The Coronavirus Aid, Relief, and Economic Security (CARES) Act includes $2.4 billion to shore up the defense industrial base
WASHINGTON — A proposed $2 trillion emergency relief package to inject cash into the U.S. economy has $10.5 billion for the Defense Department, of which $2.4 billion is to help blunt the impact of the coronavirus pandemic on DoD suppliers.
The U.S. Senate and the Trump administration reached a deal March 25 on the Coronavirus Aid, Relief, and Economic Security (CARES) Act. A Senate vote was expected late Wednesday night.
According to a summary of the bill released March 25 by the Senate Appropriations Committee, the $10.5 billion allocated for DoD includes:
- $1.45 billion to mitigate the impact of COVID-19 on production lines, supply chain, military depots, and labs.
- $1 billion for the Defense Production Act to increase access to materials necessary for national security and pandemic recovery.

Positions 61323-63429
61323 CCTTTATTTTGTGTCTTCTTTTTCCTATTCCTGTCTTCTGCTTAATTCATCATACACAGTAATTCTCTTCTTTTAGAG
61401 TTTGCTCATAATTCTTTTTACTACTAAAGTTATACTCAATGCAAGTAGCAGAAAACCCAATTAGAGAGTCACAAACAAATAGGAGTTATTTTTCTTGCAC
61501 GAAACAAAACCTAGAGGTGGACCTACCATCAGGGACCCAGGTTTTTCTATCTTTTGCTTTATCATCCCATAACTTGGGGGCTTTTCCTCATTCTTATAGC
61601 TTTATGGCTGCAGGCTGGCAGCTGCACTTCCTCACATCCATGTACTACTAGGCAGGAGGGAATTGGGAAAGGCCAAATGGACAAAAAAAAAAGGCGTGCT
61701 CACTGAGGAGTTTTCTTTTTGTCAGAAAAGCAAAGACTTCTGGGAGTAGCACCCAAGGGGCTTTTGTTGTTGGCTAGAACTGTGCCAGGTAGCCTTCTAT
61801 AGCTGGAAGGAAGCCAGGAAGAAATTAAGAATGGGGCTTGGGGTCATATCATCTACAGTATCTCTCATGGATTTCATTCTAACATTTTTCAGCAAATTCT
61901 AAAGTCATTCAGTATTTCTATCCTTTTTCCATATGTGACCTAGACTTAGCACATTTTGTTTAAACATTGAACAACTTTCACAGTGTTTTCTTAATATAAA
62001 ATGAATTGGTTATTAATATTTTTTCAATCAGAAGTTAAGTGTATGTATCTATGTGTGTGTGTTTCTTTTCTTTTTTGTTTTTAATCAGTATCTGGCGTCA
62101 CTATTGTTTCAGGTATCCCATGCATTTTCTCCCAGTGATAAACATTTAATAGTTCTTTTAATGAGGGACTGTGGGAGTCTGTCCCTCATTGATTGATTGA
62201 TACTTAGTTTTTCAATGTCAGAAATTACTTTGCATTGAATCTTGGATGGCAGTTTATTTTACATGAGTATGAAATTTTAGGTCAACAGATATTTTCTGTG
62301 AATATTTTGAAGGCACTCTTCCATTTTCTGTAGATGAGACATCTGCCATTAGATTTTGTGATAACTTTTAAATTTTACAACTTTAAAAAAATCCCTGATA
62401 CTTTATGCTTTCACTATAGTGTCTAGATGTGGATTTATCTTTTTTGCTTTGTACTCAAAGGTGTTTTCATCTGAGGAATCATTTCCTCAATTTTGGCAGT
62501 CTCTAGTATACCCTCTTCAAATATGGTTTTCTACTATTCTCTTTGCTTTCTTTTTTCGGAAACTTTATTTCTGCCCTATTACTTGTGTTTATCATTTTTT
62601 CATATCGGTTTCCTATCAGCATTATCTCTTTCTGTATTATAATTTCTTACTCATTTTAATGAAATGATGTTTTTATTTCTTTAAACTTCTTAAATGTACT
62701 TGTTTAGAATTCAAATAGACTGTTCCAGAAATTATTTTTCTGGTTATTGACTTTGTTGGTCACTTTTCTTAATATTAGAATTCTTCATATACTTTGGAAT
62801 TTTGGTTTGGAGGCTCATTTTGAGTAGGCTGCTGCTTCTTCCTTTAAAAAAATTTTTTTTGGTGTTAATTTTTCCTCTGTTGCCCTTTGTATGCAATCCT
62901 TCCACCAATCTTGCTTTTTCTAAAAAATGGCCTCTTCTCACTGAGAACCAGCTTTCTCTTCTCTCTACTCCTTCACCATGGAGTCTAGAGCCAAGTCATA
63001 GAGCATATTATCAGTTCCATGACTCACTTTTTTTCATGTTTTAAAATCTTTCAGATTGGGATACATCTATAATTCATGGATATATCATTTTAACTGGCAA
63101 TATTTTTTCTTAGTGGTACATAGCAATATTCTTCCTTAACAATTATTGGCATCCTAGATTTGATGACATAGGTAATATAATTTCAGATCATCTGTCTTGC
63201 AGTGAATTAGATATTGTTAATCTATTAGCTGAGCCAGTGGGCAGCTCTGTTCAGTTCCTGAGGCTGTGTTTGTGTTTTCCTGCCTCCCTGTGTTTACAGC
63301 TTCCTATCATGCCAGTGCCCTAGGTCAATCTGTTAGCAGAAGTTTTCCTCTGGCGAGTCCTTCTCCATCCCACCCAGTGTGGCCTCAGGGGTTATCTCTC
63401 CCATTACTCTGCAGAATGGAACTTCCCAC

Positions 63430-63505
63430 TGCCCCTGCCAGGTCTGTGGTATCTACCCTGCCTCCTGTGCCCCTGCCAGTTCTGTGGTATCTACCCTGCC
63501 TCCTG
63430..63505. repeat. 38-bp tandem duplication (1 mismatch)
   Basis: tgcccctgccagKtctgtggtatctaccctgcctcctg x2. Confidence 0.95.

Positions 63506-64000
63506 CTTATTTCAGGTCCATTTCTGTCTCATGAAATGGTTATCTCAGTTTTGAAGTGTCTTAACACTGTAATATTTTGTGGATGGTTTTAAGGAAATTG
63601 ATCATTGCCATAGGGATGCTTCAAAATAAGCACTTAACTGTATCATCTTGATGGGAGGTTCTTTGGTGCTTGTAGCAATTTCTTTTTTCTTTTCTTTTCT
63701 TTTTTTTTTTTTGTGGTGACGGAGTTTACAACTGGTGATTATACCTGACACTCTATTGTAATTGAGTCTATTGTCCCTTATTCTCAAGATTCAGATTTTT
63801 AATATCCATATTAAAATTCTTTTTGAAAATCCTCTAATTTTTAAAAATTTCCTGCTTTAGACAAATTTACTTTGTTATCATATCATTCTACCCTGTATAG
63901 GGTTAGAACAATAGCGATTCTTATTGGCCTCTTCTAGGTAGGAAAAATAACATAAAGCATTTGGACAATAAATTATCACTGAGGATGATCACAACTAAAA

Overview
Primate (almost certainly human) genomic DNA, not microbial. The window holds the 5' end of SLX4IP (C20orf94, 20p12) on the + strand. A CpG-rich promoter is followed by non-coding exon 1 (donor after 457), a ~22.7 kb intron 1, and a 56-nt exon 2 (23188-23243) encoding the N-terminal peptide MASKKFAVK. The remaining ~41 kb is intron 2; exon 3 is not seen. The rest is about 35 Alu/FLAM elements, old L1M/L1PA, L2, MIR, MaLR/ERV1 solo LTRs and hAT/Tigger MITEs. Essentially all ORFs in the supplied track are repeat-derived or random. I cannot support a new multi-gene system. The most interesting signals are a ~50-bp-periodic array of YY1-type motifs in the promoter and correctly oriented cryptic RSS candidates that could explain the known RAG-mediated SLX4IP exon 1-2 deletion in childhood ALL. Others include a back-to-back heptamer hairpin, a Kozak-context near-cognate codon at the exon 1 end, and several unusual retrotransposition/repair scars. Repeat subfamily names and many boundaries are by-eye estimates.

- $1.8 billion for military health care costs and to procure additional medical equipment; a
- $1.6 billion for the expansion of military treatment facilities
- $415 million for the development of vaccines, anti-virals, lab operations and the procurement of diagnostic tests.
- $627.8 million for the procurement of pharmaceuticals and physical protection equipment.
- $1.5 billion for emergency deployments of the National Guard.
- $713.6 million for medical supplies and physical protection equipment on installations and ships.
- $300 million to procure IT equipment and increase bandwidth
- $1.1 billion to cover shortfalls in defense private sector care
- $20 million for the office of the Inspector General for additional personnel to conduct audits and evaluations of COVID-19 emergency funding
The bill allows the president to extend the service of senior military officials whose appointments are scheduled to expire during COVID-19 crisis to ensure continuity of senior military leadership.